Sunday 22 July 2018

Changing of the guard - We run the rule over the 15 inter-county managerial appointments

Pat Gilroy’s appointment as Dublin hurling manager is a fascinating move. Photo: Brendan Moran/Sportsfile
Pat Gilroy’s appointment as Dublin hurling manager is a fascinating move. Photo: Brendan Moran/Sportsfile
Martin Breheny

Martin Breheny

If further proof were needed that the team managerial environment is becoming increasingly volatile, it comes in the number of counties which will be under new leadership in 2018.

Football has seen no fewer than 12 changes since the end of the championship while in hurling's Liam MacCarthy Cup tier Cork, Dublin and Offaly have signed on for new regimes.

FOOTBALL

RONAN McCARTHY

(CORK)

A first inter-county managerial posting for McCarthy, who previously served as a selector under Conor Counihan and Brian Cuthbert. He becomes Cork's third manager in four seasons, quite a change from previous times when Billy Morgan, Larry Tompkins and Conor Counihan were in charge for 26 years between them.

STARTING POINT: Cork finished fourth in Division 2 this year before losing to Kerry (11 points) and Mayo (one point after extra-time) in the championship. There's a lot more to Cork than what they have shown in recent years so McCarthy takes over at a good time.

DECLAN BONNER

(DONEGAL)

The 1992 All-Ireland medal winner replaces Rory Gallagher and returns to the post for a second time, having previously been in charge from 1997 to 2000. He has since picked up valuable experience with the minors and U-21s.

STARTING POINT: Donegal finished third in Division 1 this year but bombed in the championship, losing to Tyrone and Galway by a combined total of 24 points. "We have become too one-dimensional and too predictable.," said Bonner after his appointment. "A lot of things will have to change."

RORY GALLAGHER

(FERMANAGH)

After three years as Donegal manager, having previously been assistant to Jim McGuinness, he returns to his native county to replace Pete McGrath.

STARTING POINT: Fermanagh were relegated from Division 2 last April and lost heavily to Monaghan and Armagh in the championship. Player unrest led to McGrath's departure, with the deposed manager suggesting that some of the squad were unhappy at being taken out of their comfort zone. It sounds like Gallagher has quite a job ahead of him.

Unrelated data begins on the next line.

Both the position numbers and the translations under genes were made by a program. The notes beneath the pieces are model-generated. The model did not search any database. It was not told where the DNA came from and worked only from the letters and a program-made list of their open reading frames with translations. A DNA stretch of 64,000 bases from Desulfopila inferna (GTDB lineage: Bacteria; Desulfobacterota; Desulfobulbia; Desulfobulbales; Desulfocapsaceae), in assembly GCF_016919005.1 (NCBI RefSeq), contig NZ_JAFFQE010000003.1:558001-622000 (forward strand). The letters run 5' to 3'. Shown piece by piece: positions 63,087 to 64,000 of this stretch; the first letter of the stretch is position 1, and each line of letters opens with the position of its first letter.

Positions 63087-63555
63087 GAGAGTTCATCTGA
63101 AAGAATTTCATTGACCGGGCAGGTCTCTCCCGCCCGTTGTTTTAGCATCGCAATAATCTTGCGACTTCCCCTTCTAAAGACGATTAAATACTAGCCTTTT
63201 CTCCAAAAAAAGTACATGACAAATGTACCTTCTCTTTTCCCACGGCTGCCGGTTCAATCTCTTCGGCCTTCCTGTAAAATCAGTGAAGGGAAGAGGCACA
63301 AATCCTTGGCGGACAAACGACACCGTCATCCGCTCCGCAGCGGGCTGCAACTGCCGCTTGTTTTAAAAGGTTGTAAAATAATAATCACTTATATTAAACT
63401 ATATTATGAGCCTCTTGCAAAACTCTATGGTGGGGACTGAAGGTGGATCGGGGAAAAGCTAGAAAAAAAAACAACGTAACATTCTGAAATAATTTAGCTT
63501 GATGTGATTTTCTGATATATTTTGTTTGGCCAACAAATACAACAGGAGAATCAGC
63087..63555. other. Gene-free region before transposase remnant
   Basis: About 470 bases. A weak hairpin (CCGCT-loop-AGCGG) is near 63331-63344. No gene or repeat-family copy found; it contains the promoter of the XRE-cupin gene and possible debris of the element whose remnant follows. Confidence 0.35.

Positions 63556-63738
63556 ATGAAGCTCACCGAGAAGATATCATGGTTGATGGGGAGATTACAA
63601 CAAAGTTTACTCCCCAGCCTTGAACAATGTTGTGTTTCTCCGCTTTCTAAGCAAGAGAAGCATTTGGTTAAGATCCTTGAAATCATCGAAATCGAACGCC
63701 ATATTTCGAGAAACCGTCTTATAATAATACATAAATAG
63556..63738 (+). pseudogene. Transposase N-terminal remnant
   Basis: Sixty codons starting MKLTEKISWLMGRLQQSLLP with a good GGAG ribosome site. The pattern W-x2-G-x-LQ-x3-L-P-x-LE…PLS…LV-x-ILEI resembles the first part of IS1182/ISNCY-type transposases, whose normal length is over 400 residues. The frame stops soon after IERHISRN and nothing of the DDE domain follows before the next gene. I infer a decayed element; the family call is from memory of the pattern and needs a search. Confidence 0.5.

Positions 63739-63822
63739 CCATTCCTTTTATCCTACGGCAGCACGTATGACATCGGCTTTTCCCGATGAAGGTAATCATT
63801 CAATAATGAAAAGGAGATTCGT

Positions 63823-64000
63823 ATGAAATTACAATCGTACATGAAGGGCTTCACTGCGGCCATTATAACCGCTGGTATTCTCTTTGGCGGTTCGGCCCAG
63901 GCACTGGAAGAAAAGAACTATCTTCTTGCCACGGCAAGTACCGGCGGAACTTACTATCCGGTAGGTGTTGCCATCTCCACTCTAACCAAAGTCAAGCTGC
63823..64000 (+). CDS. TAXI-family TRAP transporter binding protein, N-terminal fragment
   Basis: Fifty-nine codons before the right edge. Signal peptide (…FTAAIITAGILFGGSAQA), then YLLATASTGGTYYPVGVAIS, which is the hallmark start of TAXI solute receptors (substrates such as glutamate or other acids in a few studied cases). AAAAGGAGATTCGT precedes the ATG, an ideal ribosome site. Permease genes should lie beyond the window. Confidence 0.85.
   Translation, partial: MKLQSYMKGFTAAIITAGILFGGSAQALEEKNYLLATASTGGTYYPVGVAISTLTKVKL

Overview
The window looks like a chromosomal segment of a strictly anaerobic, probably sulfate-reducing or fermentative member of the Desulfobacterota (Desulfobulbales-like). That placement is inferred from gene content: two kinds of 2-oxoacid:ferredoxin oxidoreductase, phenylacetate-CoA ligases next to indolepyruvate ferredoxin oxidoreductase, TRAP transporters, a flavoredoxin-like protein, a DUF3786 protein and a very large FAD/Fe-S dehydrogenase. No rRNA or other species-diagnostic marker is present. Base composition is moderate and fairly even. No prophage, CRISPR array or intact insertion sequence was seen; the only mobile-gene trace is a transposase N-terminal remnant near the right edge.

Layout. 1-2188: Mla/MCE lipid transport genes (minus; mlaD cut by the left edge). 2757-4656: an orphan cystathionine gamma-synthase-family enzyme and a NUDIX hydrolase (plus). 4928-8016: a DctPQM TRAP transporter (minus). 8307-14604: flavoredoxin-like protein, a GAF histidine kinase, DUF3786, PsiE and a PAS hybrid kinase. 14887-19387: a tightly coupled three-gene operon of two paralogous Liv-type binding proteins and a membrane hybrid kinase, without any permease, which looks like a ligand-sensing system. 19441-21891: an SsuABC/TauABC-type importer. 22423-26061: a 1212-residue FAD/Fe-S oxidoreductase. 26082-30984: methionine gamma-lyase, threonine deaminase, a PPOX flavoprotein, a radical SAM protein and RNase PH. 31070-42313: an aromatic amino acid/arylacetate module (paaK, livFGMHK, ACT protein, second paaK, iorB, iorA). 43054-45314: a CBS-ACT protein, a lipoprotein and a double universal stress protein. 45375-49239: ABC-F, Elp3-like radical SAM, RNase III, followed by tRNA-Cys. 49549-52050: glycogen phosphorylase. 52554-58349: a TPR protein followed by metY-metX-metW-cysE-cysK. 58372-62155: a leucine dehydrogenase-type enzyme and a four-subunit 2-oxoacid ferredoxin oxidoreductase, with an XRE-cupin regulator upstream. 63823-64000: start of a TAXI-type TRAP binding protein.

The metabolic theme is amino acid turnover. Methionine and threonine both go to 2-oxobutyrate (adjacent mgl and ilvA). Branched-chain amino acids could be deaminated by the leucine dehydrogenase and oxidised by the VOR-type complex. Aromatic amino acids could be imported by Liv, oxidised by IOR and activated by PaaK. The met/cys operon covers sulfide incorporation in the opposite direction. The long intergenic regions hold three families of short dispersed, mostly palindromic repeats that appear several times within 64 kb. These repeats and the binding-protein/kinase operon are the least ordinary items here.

CATHAL COREY

(SLIGO)

From Kildress in Tyrone, he replaces Niall Carew in what will be his first inter-county assignment. He has lots of managerial experience on the club circuit and was linked with the Donegal job before it went to Declan Bonner.

STARTING POINT: Sligo are in Division 3, having finished fourth this year before losing to Mayo and Meath in the championship.

DAMIAN McERLAIN

(DERRY)

Damien Barton's replacement makes his first venture into senior inter-county management, having steered the minors to this year's All-Ireland final where they lost to Kerry.

STARTING POINT: Derry were relegated to Division 3 last April and later lost heavily to Tyrone in the Ulster championship. They did much better in the qualifiers, taking Mayo to extra-time in Castlebar in the second round. That performance showed the real potential in the squad so McErlain has plenty to work on.

LENNY HARBINSON

(ANTRIM)

He takes over from Frank Fitzsimons and Gearoid Adams in what is his first venture at senior inter-county level. He comes with a good pedigree, having steered St Gall's to All-Ireland club success in 2010.

STARTING POINT: Relegated to Division 4 last April and later lost to Donegal and Sligo in the championships. They are second favourites behind Laois to make a quick return to Division 3.

PETE McGRATH

(LOUTH)

He thought he would heading into a fifth season as Fermanagh manager but resigned after player unrest. Fermanagh's loss is Louth's gain as the former double All-Ireland winner with Down (1991, '94) will bring vast experience and commitment to the challenge.

STARTING POINT: Ironically, Louth will replace Fermanagh in Division 2, having won promotion last April. They lost to Meath and Longford in the championship, the latter defeat being especially disappointing as they were beaten by eight points in Drogheda in the qualifiers.